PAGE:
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Canadian researchers find anti-freeze in fleas

October 20, 2005

By Julie Mollins

TORONTO (Reuters) – Tiny fleas that survive on fungus found
under a blanket of snow contain a unique antifreeze that could
have implications for farming or transplant surgery, Canadian
researchers said on Wednesday.

The researchers, whose report is published in the latest
edition of Science, said their findings could help protect
plants or animals from frost, or allow donated transplant
organs to be stored and transported at lower temperatures.

The six-legged snow fleas are between 1 and 2 millimeters
long (0.04 to 0.08 inches), with six legs and no wings.

They are also known as springtails because they have an
abdominal spring called a furcula that lets them jump away from
predators.

Their bodies contain proteins that limit the growth of ice
by lowering the freezing point of fluids by 6 degrees Celsius
(11 degrees Fahrenheit), said the researchers, from Queen’s
University in Kingston, Ontario.

One practical application of the study could be to store
transplant organs at cooler temperatures to preserve them for
longer.

“If you can profuse, or basically run a solution with an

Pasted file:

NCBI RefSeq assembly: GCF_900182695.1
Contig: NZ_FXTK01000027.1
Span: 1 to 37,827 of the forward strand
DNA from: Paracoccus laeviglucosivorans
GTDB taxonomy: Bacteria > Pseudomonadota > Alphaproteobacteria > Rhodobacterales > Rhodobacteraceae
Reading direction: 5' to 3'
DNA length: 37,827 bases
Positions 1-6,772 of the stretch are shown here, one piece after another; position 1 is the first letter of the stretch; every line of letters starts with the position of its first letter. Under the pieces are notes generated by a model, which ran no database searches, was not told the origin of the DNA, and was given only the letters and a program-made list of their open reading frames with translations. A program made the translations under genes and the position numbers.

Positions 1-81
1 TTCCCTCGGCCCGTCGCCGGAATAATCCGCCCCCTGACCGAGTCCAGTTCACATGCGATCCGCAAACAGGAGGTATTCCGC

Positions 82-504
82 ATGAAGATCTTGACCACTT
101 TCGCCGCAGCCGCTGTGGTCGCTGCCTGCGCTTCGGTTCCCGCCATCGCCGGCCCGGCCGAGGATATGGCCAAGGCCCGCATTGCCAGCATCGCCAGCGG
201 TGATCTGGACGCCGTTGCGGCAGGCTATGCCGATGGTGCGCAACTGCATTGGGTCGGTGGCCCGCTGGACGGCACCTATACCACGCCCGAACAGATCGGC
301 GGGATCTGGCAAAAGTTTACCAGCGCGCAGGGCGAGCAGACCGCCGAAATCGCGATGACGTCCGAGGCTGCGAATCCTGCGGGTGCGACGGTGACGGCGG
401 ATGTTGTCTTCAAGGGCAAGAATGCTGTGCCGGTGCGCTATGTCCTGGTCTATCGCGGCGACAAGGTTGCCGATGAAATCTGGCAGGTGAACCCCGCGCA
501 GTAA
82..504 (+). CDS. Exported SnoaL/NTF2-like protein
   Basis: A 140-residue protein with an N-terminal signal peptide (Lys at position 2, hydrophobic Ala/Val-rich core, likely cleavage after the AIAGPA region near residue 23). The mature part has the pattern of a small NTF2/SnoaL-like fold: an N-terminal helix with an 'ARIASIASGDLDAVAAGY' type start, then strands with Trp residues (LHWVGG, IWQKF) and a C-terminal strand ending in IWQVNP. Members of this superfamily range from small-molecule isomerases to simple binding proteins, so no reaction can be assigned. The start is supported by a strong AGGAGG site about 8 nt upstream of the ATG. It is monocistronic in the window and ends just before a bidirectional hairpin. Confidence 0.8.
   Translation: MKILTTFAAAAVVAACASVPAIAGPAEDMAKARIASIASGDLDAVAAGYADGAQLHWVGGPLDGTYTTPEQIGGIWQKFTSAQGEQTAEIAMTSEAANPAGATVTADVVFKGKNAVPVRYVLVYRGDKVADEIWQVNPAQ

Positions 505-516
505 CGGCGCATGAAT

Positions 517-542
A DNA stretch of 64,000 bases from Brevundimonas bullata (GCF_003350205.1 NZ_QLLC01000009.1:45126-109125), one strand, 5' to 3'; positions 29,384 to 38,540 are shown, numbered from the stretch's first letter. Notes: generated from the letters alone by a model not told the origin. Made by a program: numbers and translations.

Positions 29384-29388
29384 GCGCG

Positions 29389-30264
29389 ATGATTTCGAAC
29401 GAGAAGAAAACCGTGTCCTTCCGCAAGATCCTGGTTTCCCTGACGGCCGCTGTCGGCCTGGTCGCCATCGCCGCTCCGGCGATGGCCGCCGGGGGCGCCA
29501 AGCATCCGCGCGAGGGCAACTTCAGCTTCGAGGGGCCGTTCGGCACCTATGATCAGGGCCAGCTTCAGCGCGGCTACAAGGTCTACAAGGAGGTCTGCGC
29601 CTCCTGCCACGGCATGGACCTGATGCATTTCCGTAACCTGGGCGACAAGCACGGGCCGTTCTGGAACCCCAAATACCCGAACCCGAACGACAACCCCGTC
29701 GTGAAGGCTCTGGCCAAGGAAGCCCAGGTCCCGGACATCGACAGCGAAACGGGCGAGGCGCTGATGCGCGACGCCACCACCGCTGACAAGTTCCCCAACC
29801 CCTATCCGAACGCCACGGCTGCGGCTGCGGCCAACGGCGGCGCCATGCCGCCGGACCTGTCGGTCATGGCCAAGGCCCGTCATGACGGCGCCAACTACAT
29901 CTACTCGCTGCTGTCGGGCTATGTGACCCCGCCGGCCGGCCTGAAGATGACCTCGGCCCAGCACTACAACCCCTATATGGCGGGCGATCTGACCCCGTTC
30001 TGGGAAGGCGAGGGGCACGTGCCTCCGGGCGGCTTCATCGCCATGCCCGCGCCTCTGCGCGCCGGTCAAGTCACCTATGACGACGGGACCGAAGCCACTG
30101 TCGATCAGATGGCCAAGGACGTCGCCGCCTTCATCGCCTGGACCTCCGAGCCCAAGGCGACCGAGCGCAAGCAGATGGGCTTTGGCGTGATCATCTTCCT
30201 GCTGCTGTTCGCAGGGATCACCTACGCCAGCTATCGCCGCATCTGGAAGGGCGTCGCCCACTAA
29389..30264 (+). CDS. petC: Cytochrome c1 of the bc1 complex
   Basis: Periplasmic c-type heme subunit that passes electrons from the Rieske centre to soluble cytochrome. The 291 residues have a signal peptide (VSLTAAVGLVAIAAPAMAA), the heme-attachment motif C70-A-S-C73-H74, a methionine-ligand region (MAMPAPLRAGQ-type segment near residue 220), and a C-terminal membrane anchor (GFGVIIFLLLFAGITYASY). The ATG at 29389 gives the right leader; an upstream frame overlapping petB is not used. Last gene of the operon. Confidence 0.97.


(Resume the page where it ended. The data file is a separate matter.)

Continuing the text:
antifreeze protein and flood an organ with it, you might then
be able to store it at lower temperatures and the antifreeze
would prevent the organ from actually freezing,” said Laurie
Graham, one of the two researchers who carried out the study.

“Theoretically, with this antifreeze protein we might be
able to store an organ at minus 6 degrees (21 degrees
Fahrenheit). Hopefully, it would be able to last longer so that
you would have longer to do tissue matching to get the organ to
the patient and just increase the shelf life of organs.”

She said frozen foods could also benefit from the
discovery, if the antifreeze, which she derived from crushed
snow fleas, can be used to inhibit freezer burn.

Another possible application could be in crops, allowing
fruit trees to survive a cold snap.

“If you were able to genetically modify any crop that was
susceptible to frost you may be able to generate a crop that’s
not so sensitive,” Graham said.

The researchers found that the antifreeze proteins in the
snow fleas were different from those in beetles and moths,
prompting Graham and her research partner, Queen’s University
biochemistry Professor Peter Davies, to conclude that these
antifreeze proteins evolved independently in the snow fleas.

“There would have been climate change and the organisms
were challenged by a new environment,” Graham said. It’s almost
like nature has had to reinvent the wheel.”

The snow flea is wingless and is not related to the biting
flea, which is a true insect.




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